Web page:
Golf is deeply engraved in the working culture of average employees of Korea. The majority of workers aged above 35 start playing golf either unwillingly or willingly as they settle in companies or businesses and become a part of their companies’ community. The workers are obligated to attend golf games in the weekend to meet important clients or business partners of the company. Golfing is chosen as a form of business meeting due to the slow paced nature of the game. In between holes, players have casual conversations and negotiate business deals in a light-hearted manner. The power dynamics of dualistic hierarchy— “Gab” (the superior one) and “Eul” (the subjugated)— pervade throughout the golf game. At the beginning of the game, the businessman would prepare a pack of new golf balls for the client as a small gift. The “Eul” constantly flatters the client’s golf skills and purposely lose the game for diplomatic reasons.
Such fabricated golf games may sound absurd yet long have been one of the diplomatic practices since the colonial era of Korea. In 1929, golf courses were constructed under the royal order of King Young Chin for the purpose of greeting and building favorable relations with foreign governors. In the golf course of 60s and 70s, these royal figures were replaced by politicians, wealthy business owners, and elites whom gathered to build exclusive networks and pass secret deals. Now the golf clubs are more opened to the public. Yet, not much has changed: The green is still populated with people pushing different goals for specific purposes as the games proceed.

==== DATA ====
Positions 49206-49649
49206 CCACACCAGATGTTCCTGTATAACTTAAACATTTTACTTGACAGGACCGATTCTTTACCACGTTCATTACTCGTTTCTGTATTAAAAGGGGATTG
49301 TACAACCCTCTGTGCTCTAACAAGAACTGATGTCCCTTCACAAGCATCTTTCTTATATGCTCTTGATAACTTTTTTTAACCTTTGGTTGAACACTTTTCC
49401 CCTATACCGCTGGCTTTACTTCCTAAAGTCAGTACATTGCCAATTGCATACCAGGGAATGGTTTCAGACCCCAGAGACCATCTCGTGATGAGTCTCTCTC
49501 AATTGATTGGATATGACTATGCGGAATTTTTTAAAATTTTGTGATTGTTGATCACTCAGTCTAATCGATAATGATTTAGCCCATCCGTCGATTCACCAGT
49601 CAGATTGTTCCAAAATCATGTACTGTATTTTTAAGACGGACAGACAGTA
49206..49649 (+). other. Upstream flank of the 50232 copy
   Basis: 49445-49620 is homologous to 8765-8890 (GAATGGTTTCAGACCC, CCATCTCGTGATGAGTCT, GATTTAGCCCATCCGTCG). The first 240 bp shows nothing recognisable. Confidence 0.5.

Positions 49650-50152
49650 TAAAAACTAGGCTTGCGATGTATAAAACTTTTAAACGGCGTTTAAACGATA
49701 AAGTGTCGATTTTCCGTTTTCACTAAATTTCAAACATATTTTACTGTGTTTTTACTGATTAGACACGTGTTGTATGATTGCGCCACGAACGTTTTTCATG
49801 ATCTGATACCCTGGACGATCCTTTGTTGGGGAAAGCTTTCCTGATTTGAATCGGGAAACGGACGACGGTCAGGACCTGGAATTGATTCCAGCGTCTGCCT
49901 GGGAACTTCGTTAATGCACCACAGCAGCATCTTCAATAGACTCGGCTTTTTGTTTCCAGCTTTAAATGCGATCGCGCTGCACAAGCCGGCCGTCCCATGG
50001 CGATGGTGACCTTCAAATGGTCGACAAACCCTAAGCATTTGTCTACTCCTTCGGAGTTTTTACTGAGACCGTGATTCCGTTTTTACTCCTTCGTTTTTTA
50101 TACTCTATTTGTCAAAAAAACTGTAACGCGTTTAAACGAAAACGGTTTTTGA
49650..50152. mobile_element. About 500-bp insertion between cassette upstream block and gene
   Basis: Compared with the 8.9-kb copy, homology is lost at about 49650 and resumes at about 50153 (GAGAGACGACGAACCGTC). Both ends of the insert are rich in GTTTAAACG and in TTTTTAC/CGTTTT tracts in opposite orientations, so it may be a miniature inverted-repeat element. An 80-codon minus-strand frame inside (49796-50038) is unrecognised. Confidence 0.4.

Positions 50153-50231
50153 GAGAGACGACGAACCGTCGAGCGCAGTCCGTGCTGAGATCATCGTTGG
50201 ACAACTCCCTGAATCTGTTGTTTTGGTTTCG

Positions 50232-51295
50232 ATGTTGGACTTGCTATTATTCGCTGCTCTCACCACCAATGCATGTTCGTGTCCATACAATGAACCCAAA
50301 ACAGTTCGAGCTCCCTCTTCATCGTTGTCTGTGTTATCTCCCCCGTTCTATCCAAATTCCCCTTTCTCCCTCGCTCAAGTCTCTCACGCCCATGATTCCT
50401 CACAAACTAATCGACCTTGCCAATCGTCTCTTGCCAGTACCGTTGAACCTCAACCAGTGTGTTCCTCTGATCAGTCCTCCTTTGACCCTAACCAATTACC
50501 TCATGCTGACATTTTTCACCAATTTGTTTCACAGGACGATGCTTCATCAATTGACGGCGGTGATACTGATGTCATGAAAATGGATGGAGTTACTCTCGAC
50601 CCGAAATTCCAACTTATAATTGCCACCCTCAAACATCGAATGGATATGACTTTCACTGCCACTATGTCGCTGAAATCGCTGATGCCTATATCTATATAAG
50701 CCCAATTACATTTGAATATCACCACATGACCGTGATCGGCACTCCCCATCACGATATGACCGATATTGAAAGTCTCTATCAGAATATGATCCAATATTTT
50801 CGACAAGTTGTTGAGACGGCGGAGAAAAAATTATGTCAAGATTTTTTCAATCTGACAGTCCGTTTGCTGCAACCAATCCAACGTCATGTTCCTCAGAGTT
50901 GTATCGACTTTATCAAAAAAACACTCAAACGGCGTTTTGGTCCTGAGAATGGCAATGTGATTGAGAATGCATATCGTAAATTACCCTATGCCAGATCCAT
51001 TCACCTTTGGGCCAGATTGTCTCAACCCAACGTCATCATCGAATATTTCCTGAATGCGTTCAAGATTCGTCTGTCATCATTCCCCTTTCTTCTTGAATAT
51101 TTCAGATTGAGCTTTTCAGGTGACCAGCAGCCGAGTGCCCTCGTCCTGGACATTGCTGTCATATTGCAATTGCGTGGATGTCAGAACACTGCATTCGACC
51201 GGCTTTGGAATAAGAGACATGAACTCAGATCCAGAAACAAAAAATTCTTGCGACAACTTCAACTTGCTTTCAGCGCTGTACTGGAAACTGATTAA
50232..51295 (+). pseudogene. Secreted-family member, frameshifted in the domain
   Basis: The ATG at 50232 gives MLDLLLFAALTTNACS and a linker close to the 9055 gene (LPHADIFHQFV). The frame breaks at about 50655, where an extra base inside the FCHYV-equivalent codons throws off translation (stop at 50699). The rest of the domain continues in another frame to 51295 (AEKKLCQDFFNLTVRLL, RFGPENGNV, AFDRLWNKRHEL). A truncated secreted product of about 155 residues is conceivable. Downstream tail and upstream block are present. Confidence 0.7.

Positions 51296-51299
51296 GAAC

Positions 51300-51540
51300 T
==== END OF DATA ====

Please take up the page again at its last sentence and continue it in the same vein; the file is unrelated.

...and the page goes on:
The sixth business day, the day when a considerable ratio of the working population head to the golf courses, will not be abolished from the working culture. The subtle and well-calculated acts of flattery during the game bring about client’s favorable attitude towards an upcoming business deals. Thus, playing golf is an unofficial but powerful business practice affecting the success of a business. Golf ball is a form of currency within the social hierarchy; the clients of the golf games own more golf balls in the end of the day. However, they are too not exempt from the social hierarchy. At times, those clients become servers who have to gift golf balls to the higher-ranked, “Gab.”
The golf balls that workers spawn after the weekend golf games signify the final signatures on the bottom of the contract form and successful business meetings. However, on dark side of the shiny white surface of the golf ball, there exists the endless social caste and viscous cycle of the served and the serving on the green under the social hierarchy.